Slavery And The Bacon Rebellion

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Slavery and race were prevalent and accepted practices and ideologies through American history up to and including the 15th and 16th century. Due to the concept of slavery, the term “race” arose. Race was a way for the English settlers to separate and establish power over the slaves brought from Africa. Both of these concepts, race and slavery, support one another in the as proven throughout American history and would have occurred either way. One important event that brought slaves and the colonist together was the Bacon Rebellion of 1676. The Bacon Rebellion also became a significant event in American History. Although the issues, racism and slavery, are from early American history and ideology, they have become integrated into American …show more content…
The governor, Berkeley had an agreement with the Native Americans so that peace would continue and the land be shared. In Virginia, there were freed slaves and freed indentured servants1. However, Berkeley had given the good land to the people he knew, so not much was left1. The freed men were once again working for little to nothing or became tenants. Soon enough Berkeley had forced heavy taxes on the community1. In 1670, poverty hit and the right to vote was only given to landowners1. There was already tension rising between the rich and the poor and with the new laws Berkeley imposed the social tension became too much. Nathaniel Bacon helped start the rebellion1. Bacon didn’t like how the Indians occupied so much land, when the poor of the colony could have it. He wanted the Indians removed from the land and with his help Africans and whites represented a unified front even though racism was at the core of the argument. Bacon gained support and followers and they played a significant role in American History because it was the first time we see people with differences unite, the people speaking out and demanding …show more content…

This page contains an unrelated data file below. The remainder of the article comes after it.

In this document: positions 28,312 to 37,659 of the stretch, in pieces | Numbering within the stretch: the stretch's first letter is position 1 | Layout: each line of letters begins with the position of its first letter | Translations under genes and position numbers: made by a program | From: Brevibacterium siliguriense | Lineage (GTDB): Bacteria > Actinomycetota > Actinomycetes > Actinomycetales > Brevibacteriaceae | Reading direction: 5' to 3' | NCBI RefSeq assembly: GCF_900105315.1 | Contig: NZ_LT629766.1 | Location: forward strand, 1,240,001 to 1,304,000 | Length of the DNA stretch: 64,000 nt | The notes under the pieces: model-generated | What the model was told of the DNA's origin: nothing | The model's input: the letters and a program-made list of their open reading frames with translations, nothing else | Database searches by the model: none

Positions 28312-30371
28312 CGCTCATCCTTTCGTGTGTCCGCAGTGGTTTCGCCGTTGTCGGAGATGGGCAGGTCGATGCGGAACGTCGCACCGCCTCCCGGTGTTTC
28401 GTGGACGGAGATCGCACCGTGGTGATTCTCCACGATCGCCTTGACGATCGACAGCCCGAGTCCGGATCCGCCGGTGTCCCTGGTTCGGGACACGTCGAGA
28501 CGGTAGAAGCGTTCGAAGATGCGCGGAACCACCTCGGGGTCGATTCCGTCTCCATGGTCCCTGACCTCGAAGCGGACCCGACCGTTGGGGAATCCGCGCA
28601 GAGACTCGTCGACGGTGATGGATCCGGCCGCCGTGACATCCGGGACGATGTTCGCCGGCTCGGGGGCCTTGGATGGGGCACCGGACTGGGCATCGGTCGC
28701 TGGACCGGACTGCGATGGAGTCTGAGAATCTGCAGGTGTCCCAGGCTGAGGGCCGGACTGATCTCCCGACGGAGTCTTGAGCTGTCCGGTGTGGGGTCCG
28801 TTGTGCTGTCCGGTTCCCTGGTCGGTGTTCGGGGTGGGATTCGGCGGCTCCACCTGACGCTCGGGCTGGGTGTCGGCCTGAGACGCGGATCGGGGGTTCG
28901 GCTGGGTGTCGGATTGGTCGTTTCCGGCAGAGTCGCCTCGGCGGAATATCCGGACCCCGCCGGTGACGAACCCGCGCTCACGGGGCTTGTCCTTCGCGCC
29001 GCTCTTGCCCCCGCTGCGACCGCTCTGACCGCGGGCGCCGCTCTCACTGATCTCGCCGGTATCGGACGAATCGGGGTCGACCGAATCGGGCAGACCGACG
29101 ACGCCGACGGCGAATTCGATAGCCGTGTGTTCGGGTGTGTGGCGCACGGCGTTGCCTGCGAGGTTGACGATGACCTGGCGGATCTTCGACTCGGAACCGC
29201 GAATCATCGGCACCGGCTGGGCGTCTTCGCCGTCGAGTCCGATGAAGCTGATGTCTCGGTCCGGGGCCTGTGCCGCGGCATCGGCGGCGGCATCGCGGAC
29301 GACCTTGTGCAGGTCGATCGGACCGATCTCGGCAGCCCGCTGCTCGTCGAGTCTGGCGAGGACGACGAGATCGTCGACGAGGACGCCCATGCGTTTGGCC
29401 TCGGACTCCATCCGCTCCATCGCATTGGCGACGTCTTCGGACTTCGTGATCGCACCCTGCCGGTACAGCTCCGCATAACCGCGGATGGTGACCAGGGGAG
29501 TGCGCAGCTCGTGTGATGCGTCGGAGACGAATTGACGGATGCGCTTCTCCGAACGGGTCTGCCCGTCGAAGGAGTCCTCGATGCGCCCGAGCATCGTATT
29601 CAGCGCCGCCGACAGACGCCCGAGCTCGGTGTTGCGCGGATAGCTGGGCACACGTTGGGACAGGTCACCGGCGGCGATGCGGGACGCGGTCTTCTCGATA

It has influenced race to become a priority and a permanent ideology in modern American society. Although slavery was eventually outlawed, the concept of race was not. The discrimination against a person or community based on race was given term; racism. In Charles M. Blow’s article Smoke and Horror, “How can such a grotesquely race-biased pattern of arrests exist?”2 Race-biased pattern has always been around and society has just engraved it into their practices and picked on the minority groups. He also quotes from a book called The New Jim Crow, by Michelle Alexander, “…the American justice system is being used to create a permanent “undercaste — a lower caste of individuals who are permanently barred by law and custom from mainstream society.”2 Exactly what we see happening when the slaves and poor start to rebel against the ones in control, laws are enforced to keep them from making a change and keeping them in that low

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